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The meaning of «ctrain»

CTrain is a light rail rapid transit system in Calgary, Alberta, Canada. It began operation on May 25, 1981 and has expanded as the city has increased in population. The system is operated by Calgary Transit, as part of the Calgary municipal government's transportation department.[5] As of 2017, it is one of the busiest light rail transit systems in North America, with 306,900 weekday riders, and has been growing steadily in recent years.[6] About 45% of workers in Downtown Calgary take the CTrain to work.

The CTrain system has two routes, designated as the Red Line and the Blue Line. They have a combined route length of 59.9 kilometres (37.2 mi).[1] Much of the South leg of the system shares the right of way of the Canadian Pacific Railway and there is a connection from the light rail track to the CPR line via a track switch near Heritage station.

The longer route (Red Line; 35 km (22 mi) serves the southern and northwestern areas of the city. The shorter route (Blue Line; 25.7 km (16.0 mi) long) serves the northeastern and western sections of the city.[7] Most track is at grade, with its own right-of-way. The downtown portion is a shared right-of-way, serving both routes along the 7th Avenue South transit mall at street level. This portion is a zero-fare zone and serves as a downtown people mover. The tracks split at the east and west ends of downtown into lines leading to the south, northeast, west and northwest residential neighbourhoods of Calgary. Six percent of the system is underground, and seven percent is grade-separated (elevated).[7] Trains are powered by overhead electric wires, using pantographs to draw power.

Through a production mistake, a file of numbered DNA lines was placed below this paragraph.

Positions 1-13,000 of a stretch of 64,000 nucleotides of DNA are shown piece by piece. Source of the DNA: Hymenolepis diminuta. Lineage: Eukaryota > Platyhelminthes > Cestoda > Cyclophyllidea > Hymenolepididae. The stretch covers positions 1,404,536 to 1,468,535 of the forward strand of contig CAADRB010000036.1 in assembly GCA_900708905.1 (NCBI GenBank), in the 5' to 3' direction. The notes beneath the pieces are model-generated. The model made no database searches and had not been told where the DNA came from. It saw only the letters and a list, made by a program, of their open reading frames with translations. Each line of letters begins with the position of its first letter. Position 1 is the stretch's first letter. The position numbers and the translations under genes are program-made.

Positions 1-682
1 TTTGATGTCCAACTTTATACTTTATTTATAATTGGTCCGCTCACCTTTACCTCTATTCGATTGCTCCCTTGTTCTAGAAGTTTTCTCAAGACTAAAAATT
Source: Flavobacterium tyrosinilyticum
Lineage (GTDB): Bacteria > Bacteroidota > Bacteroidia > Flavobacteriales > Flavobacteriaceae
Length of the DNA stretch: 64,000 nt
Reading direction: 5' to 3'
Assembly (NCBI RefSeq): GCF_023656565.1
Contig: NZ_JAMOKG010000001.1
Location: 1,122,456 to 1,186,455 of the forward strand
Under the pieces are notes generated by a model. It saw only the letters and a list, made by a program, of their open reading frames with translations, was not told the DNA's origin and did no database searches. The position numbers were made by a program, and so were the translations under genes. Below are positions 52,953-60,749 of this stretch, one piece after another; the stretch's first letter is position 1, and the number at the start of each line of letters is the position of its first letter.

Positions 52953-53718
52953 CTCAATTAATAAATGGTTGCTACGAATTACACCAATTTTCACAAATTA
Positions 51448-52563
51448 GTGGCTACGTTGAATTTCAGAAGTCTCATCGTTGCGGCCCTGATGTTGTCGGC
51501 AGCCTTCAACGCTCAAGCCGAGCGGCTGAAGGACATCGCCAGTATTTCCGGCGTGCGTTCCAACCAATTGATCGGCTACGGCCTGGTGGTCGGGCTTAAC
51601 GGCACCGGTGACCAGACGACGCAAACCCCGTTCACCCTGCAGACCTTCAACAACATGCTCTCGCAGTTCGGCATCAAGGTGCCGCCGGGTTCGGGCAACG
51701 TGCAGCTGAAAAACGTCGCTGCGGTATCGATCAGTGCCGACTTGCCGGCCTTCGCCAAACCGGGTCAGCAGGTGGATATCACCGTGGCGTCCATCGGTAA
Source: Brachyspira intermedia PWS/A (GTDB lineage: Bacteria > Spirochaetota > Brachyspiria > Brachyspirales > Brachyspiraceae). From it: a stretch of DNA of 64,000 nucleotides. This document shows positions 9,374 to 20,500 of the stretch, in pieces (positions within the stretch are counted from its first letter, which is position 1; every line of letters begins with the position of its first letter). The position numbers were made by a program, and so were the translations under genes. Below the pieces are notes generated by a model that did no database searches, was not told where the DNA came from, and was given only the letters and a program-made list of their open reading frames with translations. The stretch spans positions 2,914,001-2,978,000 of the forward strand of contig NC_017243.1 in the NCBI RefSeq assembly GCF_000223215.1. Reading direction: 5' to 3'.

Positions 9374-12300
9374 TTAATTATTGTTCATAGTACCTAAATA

In the first quarter of 2015, the CTrain system had an average of 333,800 unlinked passenger trips per weekday, making it the busiest light rail system in North America.[8][9][10][original research?] Ridership has declined slightly since reaching this peak, coinciding with a recession in the local economy.[11] In 2007, 45% of the people working in downtown Calgary took transit to work; the city's objective is to increase that to 60%.[12]

In late 2015 Calgary Transit began operating four-car LRT trains on the CTrain system. The lengthening of trains was done to alleviate overcrowding as the system was already carrying more than 300,000 passengers per day, and many trains were overcrowded. The lengthening of trains increased the maximum capacity of each train from 600 to 800 passengers, so when enough new LRT cars arrived to lengthen all trains to four cars, the upgrade increased the LRT system capacity by 33%. Since the platforms on the original stations were designed to only accommodate three-car trains, this required lengthening most of the platforms on the 45 stations on the system and building new electrical substations to power the longer trains. To operate the new four-car trains, the city ordered 63 new cars, although 28 of them were intended to replace the original U2 LRT cars, which have as many as 2.8 million miles on them and are approaching the end of their service lives. Many of the older stations were also worn out by high passenger traffic, and the platforms needed to be rebuilt anyway.[13]

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